Updated: Aug 27, 2019
The act of Voluntary sexual intercourse between a married person and another person who is not their married spouse is known as adultery, defined under section 497 of Indian Penal Code,1860.
Section 497 states, "Whoever has sexual intercourse with a person who is and whom he knows or has reason to believe to be the wife of another man, without the consent or connivance of that man, such sexual intercourse not amounting to the offence of rape, is guilty of the offence of adultery."
Adultery In India
In December 2017, The Supreme Court Of India decided to accept the public interest litigation in which it has been prayed that the Court strikes down or completely does away with Section 497 of the Indian Penal Code entirely.
It has been argued that the section violates two articles of the Constitution of India- Article 14 and Article 15.
Article 14 states about - Equality before law - The State shall not deny to any person equality before the law or the equal protection of the laws within the territory of India Prohibition of discrimination on grounds of religion, race, caste, sex or place of birth.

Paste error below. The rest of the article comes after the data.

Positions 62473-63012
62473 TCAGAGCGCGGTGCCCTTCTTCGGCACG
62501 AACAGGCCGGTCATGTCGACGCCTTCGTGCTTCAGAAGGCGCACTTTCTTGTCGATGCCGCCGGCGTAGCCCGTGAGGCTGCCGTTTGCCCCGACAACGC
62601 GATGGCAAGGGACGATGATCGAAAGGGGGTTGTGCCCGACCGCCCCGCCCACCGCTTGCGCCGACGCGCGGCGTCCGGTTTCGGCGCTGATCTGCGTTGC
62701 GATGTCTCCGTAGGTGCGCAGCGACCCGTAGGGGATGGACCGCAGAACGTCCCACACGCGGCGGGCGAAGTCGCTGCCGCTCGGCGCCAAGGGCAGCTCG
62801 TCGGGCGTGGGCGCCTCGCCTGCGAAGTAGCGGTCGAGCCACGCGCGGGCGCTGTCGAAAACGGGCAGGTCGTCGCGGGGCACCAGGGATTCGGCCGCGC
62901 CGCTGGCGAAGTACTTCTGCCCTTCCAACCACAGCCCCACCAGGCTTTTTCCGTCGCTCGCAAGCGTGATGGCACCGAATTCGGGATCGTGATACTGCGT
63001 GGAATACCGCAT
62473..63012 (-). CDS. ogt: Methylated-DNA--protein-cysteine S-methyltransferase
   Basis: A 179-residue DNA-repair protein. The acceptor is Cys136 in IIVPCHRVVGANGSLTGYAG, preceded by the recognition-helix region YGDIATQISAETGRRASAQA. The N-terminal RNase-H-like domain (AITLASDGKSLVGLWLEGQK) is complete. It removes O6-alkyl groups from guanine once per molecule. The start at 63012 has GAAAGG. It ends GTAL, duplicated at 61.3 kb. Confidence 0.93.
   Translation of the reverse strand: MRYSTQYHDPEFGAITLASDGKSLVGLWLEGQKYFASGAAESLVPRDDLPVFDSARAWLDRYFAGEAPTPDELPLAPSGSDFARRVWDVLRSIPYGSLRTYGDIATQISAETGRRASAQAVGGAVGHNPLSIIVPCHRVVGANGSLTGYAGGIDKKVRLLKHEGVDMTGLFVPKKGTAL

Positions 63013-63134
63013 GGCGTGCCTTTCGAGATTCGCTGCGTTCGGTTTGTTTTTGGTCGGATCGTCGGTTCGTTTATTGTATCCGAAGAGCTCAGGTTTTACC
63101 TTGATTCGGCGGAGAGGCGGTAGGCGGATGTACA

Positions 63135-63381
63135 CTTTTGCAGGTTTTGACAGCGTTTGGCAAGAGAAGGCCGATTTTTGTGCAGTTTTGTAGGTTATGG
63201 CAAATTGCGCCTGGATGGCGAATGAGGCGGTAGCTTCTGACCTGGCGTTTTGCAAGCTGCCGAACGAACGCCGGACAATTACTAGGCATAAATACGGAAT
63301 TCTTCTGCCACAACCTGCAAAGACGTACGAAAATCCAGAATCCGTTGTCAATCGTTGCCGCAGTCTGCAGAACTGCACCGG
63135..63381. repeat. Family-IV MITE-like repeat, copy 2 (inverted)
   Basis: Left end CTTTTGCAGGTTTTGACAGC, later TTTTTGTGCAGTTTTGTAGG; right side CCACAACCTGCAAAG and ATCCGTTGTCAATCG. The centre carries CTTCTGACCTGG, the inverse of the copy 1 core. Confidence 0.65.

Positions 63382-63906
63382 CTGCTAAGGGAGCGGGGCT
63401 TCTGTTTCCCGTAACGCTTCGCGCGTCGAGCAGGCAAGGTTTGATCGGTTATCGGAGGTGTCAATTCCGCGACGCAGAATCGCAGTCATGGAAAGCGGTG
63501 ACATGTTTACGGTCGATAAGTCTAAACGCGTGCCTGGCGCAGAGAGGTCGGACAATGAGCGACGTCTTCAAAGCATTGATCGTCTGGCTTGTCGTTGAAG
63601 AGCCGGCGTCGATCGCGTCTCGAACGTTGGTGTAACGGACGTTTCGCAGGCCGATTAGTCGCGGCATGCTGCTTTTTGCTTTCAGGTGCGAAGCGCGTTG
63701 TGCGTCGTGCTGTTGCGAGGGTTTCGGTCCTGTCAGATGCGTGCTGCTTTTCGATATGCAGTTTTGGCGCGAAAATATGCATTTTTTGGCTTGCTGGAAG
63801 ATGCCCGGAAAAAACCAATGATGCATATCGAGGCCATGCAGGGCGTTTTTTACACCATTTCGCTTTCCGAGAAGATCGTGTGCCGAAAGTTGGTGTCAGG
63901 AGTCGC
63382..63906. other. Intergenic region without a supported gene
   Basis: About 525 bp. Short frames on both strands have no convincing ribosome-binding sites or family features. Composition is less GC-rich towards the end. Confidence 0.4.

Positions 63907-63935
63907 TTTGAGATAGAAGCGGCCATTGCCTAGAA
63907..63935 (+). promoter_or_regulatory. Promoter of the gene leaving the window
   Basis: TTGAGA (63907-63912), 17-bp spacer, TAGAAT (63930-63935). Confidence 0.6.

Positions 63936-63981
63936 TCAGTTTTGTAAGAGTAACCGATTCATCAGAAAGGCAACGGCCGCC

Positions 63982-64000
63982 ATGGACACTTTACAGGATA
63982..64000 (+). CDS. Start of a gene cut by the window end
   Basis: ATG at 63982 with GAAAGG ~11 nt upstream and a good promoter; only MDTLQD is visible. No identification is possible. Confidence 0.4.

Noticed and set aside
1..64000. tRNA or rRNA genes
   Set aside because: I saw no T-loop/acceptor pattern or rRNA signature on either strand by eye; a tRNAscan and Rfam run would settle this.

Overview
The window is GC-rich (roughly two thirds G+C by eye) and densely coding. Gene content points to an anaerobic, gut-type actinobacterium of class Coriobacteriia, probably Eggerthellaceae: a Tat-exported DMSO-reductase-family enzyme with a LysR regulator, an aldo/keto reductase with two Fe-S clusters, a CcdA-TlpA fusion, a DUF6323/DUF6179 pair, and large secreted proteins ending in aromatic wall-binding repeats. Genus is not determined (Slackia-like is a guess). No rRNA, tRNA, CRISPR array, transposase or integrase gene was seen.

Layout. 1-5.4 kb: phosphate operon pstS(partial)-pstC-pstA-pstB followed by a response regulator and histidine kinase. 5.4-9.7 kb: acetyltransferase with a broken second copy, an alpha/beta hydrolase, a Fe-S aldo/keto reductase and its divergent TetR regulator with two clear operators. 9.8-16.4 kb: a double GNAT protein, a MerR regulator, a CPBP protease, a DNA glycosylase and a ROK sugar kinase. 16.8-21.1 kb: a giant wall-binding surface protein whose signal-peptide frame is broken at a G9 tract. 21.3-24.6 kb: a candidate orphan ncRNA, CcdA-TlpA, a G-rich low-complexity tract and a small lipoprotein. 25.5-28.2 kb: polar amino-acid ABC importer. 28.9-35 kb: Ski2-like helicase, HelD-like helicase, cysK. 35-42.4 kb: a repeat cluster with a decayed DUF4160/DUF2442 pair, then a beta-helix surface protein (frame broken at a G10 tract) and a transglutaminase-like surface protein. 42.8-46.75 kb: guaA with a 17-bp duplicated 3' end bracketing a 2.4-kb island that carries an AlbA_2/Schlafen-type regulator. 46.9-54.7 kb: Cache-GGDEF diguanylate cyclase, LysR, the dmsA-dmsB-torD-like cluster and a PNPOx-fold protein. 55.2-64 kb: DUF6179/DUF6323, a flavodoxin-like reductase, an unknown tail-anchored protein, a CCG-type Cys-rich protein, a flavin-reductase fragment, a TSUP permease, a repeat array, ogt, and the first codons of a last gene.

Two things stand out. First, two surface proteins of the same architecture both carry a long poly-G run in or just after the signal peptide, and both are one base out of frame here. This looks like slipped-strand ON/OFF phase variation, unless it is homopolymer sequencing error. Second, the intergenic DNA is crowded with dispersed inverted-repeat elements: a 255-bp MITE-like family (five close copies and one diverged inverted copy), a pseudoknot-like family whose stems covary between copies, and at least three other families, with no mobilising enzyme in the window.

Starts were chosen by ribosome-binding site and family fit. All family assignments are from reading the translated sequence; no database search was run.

Article 15 talks about Prohibition of discrimination on grounds of religion, race, caste, sex or place of birth.
The Problem in the section 497 was that it treated woman as the victim of the offense and as property of her husband and it was not an offence if the man had sexual intercourse with a woman after getting her husband's consent.
But after the judgement delivered by the court in the writ petition of Joseph Shine vs Union of India on 27th September, 2018, it was determined that adultery can be a ground of divorce but its not a criminal offence anymore.
Though, if a person commits a suicide because of partner's act of adultery then it could be treated as abetment to suicide which is a crime.
*Click here To read the Full Judgement from the Official Website of The Supreme Court Of India.